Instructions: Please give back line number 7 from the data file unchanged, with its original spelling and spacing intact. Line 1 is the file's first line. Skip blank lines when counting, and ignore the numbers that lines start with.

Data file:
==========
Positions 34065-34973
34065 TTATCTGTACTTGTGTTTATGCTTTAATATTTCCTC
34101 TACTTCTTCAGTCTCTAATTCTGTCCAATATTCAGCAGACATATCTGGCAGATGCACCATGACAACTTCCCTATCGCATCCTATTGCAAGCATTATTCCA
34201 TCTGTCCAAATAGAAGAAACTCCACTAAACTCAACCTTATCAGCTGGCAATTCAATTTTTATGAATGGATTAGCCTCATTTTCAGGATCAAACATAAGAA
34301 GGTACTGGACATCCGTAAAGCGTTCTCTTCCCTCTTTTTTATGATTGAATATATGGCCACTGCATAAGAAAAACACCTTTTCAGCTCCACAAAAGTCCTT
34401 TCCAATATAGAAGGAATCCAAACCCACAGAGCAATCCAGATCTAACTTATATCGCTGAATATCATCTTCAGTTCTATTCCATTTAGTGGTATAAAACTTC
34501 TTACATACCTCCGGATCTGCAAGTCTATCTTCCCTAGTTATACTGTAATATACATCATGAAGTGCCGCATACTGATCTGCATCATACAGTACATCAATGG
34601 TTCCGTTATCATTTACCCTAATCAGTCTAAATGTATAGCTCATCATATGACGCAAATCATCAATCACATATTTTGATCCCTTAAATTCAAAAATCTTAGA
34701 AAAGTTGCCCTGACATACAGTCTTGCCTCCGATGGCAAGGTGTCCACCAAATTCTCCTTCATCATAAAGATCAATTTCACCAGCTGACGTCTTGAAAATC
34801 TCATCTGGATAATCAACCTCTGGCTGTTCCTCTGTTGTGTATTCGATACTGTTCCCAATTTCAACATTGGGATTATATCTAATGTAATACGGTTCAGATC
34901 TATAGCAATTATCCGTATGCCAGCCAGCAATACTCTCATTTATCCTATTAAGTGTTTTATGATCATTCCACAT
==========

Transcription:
34501 TTACATACCTCCGGATCTGCAAGTCTATCTTCCCTAGTTATACTGTAATATACATCATGAAGTGCCGCATACTGATCTGCATCATACAGTACATCAATGG